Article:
From Hawick to 100 Scotland caps: recalling Stuart Hogg's journey to the top of rugby

Stuart Hogg made his Scotland debut in February 2012 against Wales in Cardiff.Stuart Hogg made his Scotland debut in February 2012 against Wales in Cardiff.
Stuart Hogg made his Scotland debut in February 2012 against Wales in Cardiff.
As Stuart Hogg prepares for his 100th match for Scotland, two men involved in his journey to the top pay tribute to him – plus words from the man himself.

When Stuart Hogg left school at 16 there was no obvious pathway into pro rugby until coach Richie Gray offered him a place on his new course at Borders College

“I first came across Stuart at about the age of five. He used to be a Hawick ballboy when I was playing for Gala, so it goes back a long way. I knew Stuart’s father, John Hogg, really well. He was a good referee, and should have been a Test match ref in my opinion. I knew Graham well too, Stuart’s older brother. Graham was linked to the Border Reivers academy which was Scotland’s first when the game turned pro. Jim Telfer got me to set it up, and we always had some good youngsters down here.

“Sadly, they got rid of the Border Reivers and we all lost our jobs and I had to decide what I was going to do next. I took a proposal down to Borders College in Galashiels, explaining I wanted to start an academy of sport and create a full-time rugby academy linked to the college. We called it BASE, the Borders Academy of Sport and Excellence.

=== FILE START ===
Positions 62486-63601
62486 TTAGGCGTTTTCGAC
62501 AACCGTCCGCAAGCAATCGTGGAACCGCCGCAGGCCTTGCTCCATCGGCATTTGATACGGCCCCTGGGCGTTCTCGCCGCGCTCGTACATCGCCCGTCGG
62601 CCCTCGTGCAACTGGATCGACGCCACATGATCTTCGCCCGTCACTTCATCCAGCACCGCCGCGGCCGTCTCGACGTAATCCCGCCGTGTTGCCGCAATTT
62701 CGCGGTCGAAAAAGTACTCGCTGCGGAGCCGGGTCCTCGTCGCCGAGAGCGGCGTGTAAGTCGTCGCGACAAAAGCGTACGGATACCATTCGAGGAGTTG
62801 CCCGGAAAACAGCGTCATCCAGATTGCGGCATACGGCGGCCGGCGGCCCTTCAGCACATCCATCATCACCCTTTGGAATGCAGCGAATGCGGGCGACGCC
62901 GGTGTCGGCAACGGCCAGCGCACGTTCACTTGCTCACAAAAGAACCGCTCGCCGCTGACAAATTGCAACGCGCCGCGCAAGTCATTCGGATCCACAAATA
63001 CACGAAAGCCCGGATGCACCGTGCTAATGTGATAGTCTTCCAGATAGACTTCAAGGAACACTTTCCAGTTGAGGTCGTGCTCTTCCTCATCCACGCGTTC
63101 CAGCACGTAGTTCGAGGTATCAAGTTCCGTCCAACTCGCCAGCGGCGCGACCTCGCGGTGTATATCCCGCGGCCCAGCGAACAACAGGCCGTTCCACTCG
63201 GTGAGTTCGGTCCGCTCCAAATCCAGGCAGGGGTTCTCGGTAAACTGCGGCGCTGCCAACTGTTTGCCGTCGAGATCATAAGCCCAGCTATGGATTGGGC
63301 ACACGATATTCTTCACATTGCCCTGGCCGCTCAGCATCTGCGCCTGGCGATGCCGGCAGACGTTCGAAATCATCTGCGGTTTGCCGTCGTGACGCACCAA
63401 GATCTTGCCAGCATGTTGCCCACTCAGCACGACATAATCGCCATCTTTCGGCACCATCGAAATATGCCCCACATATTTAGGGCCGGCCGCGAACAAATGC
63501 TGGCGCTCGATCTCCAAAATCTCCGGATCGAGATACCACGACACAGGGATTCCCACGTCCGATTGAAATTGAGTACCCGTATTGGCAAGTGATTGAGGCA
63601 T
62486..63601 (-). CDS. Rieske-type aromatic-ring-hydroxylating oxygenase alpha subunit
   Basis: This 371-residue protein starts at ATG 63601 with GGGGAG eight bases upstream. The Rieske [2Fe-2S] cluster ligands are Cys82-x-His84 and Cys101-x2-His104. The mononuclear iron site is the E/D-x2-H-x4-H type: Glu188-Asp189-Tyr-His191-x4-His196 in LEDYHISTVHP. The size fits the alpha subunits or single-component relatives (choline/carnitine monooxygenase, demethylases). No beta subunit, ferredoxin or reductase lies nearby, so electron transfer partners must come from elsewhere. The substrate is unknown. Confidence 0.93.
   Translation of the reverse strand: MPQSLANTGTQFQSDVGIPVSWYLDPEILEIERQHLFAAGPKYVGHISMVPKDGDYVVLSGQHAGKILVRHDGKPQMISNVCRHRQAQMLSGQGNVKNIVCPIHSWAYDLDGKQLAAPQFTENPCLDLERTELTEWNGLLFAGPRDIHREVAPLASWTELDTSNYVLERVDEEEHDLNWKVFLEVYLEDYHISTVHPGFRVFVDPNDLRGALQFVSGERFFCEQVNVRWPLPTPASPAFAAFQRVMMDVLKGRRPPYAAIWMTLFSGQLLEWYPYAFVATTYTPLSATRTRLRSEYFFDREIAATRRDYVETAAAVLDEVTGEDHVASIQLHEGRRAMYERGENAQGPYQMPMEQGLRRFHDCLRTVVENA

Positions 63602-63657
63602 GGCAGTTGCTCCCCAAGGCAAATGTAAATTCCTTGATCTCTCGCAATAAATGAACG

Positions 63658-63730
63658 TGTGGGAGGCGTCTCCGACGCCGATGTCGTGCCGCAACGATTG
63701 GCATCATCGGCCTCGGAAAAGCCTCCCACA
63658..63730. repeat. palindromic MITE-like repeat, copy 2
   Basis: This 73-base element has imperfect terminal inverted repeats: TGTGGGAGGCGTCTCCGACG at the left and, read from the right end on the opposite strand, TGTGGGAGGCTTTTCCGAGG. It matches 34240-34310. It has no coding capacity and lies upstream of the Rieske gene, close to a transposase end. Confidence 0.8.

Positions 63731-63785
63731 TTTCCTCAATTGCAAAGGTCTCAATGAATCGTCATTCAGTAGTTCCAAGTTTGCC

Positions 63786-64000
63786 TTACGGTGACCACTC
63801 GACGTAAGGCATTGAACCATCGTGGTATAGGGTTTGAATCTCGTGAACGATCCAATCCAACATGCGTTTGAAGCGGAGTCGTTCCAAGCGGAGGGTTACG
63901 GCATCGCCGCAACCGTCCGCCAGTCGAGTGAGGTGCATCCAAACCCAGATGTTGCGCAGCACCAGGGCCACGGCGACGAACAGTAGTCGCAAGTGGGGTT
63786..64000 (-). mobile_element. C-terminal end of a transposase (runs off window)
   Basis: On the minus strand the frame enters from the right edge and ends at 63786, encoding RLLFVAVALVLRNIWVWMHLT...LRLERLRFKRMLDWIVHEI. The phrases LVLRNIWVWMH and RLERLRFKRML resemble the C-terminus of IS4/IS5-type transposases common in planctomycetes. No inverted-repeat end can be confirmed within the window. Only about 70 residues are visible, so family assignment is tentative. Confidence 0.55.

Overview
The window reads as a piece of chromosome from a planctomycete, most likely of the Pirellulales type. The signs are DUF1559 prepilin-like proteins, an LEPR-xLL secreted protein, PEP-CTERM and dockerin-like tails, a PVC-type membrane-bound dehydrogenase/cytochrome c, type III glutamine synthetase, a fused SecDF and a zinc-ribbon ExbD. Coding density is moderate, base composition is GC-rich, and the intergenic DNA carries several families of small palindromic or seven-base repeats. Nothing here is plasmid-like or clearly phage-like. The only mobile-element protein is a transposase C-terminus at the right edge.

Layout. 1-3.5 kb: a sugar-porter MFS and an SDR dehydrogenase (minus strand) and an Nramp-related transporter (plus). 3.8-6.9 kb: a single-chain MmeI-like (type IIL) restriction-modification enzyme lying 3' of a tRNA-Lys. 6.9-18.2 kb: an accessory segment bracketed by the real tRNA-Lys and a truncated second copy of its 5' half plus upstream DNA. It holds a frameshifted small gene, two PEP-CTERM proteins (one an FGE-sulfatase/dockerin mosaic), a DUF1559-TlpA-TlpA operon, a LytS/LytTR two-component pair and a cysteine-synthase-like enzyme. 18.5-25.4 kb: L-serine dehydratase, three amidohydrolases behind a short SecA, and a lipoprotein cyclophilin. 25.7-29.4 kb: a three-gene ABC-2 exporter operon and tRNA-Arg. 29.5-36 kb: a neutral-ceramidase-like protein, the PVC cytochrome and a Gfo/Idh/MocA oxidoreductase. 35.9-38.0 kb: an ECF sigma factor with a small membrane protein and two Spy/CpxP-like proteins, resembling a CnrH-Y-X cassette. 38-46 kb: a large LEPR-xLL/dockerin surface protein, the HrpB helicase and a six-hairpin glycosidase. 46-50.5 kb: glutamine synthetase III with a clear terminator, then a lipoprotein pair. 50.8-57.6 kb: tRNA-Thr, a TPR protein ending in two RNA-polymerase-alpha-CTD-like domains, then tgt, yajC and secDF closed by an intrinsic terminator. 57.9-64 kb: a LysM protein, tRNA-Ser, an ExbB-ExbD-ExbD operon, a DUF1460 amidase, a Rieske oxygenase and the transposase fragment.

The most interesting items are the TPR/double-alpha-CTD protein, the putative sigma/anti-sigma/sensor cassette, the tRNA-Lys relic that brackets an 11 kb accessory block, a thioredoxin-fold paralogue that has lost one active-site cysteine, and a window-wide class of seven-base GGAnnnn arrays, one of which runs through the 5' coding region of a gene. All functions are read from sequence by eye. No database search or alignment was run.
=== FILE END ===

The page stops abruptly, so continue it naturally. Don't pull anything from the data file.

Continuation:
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Ritchie Gray spotted Hogg's ability and potential from a young age in the Borders.Ritchie Gray spotted Hogg's ability and potential from a young age in the Borders.
Ritchie Gray spotted Hogg's ability and potential from a young age in the Borders.

“So I’d started this course and John Hogg phoned me and said, ‘I don’t know what I’m going to do with Stuart. He has no idea what he wants to do’. He had just left school and for some reason he hadn’t been picked up in the system. So I said, ‘send him along and I’ll look after him for the year, we’ll get him on a decent strength and conditioning programme and we’ll be training every day’. So he came and we had some good Borders lads on that course and he loved it. He maybe didn’t enjoy the academic side of it as much but he loved the rugby. It was a BTEC course and we were one of the first in Scotland to do it.“Stuart would have been 16. He was still playing for Hawick Wanderers. At that age you can go one way or another but he was always a good lad – a great character with a great sense of humour, and he loved his rugby, loved the town he came from. And maybe he just needed a little bit of discipline, something to focus on, and that was the perfect year for him. And he maybe just needed someone to back him as well, and make a few calls to people to tell them, ‘listen, you better come and have a look at this guy’. We created a gym in the old Borders College garage and we begged, borrowed and stole weights, plates and whatever we could get our hands on. We had Scottish music playing in there and the boys would sing along, and through the summer all the Common Riding songs would be played. It was a great time.